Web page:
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What are neuropathy pain medications?

There are many different types of pain, and all pain is propagated along nerves. Nerves pass on pain signals from pain receptors (nociceptors) where the signal is provoked and initiated, ultimately to the brain, where all pain is perceived. In between are all of the peripheral and spinal nerves. Where neuropathy is involved will affect how the pain is perceived. The type of neuropathy and the pain syndromes caused are the basis for a rational medication approach. When the protocol individualized for a patient involves multiple drugs, this is referred to as “rational polypharmacology,” and is best prescribed by specialists trained in pain management.

Medication can affect nerves in many ways.

Peripherally:

  • Medications can be used to lessen the severity of pain signal transmission, or at least slow them down. Anticonvulsants such as gabapentin and pregabalin are used in this respect.
  • Medication can be used to raise the pain threshold of nociceptors, making them harder to fire off. Botunlinum A toxin is a drug that can do this.
  • Antispasmodics are used when muscle spasms result from overtaxing muscle fibers, as happens when a patient “splints” themselves away from painful postures using infrequently used muscles constantly until they become hypoxic, acidotic, and cramp.
  • Non-steroidal anti-inflammatories (NSAIDs), such as ibuprofen, celecoxib, and other COX inhibitors, interfere with cyclooxygenase (COX) manufacture of a powerful pain mediator, prostaglandin. When COX-1 or COX-2 reactions are diminished, there is less prostaglandin and less pain.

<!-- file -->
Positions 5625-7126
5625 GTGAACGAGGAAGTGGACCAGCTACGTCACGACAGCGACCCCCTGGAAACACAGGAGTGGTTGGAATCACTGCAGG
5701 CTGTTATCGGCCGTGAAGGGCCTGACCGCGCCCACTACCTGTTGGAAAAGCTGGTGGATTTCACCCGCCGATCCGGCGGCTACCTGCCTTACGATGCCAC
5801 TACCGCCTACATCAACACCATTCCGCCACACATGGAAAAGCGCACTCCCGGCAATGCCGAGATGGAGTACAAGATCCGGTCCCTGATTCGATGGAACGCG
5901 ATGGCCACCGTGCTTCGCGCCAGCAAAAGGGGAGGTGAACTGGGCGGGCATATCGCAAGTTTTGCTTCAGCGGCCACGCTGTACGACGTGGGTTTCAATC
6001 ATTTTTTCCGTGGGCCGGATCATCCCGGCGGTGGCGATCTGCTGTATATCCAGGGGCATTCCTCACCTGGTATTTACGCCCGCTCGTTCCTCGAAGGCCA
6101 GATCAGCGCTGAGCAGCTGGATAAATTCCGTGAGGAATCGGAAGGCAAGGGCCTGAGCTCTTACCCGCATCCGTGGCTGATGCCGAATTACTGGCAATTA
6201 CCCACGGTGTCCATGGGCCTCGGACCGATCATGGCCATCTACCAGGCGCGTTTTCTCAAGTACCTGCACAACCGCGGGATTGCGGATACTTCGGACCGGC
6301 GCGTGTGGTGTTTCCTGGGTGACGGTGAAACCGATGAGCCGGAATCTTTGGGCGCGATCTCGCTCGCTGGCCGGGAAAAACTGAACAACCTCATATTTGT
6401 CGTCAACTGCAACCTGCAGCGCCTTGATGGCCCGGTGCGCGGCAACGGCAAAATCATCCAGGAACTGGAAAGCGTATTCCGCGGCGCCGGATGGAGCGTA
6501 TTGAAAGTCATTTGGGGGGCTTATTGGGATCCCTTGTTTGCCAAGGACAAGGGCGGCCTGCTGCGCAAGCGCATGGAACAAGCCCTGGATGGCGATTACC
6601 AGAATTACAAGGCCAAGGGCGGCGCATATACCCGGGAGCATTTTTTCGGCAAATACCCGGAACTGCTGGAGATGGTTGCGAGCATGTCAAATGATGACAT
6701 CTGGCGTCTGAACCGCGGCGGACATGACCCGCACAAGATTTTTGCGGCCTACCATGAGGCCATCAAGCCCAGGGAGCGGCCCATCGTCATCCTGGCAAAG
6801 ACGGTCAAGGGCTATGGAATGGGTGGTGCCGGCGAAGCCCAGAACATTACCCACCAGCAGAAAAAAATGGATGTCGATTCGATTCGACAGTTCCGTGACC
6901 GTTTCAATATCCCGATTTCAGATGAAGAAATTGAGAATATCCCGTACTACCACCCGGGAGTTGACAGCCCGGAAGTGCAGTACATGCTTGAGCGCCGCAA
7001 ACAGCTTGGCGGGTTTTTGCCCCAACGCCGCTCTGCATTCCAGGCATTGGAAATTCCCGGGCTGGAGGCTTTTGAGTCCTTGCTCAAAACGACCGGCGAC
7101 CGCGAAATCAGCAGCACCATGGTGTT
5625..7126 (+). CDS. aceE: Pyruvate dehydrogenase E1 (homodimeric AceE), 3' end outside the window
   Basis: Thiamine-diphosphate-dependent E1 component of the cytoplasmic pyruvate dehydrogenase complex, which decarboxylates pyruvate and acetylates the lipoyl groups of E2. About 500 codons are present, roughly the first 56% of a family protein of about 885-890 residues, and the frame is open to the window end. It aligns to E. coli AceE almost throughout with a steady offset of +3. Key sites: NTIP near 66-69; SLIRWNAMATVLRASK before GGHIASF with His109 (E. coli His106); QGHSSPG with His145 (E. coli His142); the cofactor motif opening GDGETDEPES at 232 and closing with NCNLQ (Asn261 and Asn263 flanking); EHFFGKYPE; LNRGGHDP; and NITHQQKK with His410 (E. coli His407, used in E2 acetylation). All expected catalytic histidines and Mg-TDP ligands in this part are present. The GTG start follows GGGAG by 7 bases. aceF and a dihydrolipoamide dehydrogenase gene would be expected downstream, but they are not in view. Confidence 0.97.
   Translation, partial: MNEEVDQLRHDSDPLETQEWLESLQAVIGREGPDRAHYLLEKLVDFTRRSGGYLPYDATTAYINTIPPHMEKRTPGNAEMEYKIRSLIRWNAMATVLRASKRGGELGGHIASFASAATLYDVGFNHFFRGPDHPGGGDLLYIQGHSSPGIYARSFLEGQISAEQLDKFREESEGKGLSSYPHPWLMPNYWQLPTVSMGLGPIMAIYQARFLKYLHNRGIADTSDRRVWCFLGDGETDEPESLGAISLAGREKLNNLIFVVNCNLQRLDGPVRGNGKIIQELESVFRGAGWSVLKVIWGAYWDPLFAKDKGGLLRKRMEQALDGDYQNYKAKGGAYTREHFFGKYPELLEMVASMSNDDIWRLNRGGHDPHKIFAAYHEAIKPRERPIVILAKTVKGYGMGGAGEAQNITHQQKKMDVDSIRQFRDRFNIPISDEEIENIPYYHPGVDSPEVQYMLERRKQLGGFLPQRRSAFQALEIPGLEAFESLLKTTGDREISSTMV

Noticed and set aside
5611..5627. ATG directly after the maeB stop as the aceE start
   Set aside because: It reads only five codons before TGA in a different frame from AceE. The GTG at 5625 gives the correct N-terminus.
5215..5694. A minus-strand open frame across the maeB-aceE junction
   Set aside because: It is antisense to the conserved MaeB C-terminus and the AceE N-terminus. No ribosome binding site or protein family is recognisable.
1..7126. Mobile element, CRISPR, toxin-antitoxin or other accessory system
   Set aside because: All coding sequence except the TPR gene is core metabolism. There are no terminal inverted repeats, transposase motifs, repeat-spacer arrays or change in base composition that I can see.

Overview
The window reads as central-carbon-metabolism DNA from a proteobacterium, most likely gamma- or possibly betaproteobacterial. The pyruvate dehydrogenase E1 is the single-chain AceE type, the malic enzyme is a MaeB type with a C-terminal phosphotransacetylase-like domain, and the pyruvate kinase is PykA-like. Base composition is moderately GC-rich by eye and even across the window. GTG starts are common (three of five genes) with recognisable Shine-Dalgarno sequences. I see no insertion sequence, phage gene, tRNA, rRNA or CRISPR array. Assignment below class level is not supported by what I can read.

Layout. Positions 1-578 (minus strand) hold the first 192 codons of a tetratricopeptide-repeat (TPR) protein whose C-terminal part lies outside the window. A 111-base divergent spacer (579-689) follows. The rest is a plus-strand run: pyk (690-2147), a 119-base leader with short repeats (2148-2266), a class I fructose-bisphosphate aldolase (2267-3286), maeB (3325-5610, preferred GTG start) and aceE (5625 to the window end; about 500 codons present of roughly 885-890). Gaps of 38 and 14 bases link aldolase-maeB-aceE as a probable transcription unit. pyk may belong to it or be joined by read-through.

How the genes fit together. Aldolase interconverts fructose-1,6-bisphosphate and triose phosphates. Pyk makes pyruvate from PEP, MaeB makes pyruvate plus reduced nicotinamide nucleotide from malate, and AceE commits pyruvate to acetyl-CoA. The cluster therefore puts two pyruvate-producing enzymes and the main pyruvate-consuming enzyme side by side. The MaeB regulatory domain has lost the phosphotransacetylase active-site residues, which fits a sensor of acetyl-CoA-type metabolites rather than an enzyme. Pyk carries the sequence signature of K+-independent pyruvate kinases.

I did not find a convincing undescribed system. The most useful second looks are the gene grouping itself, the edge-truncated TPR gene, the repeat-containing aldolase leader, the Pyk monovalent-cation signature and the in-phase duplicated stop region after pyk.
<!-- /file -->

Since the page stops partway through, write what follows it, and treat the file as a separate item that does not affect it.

Centrally:

  • Some antidepressants prevent the re-uptake of serotonin and norepinephrine, neurotransmitters whose constant levels will help reduce pain due to their inhibitory properties. The tricyclic antidepressants (amitriptyline)  and the SSNRIs (selective serotonin and norepinephrine re-uptake inhibitors, such as duloxetine and venlafaxine) do this.
  • Ziconotide, made from a snail toxin, has the ability to stop chronic pain, including that of neuropathy, at the spinal level. It must be placed directly into the spinal fluid, so its delivery involves an implantable pump that requires periodic refilling.
  • Narcotics, which offer the benefits of the most potent pain relief, but the disadvantages of tolerance build-up and addiction, are reserved for those in whom no other protocols are helpful. Alternately, they can be used sparingly in those who do benefit from conservative medications, but who “break through” with occasional pain spikes that impair their functionality.

Rational polypharmacology often takes advantage of the dual approach for both peripheral and central control of neuropathic pain.

 

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This information is provided by Vascular Health Clinics and is not intended to replace the medical advice of your doctor or healthcare provider. Please consult your healthcare provider for advice about a specific medical condition.

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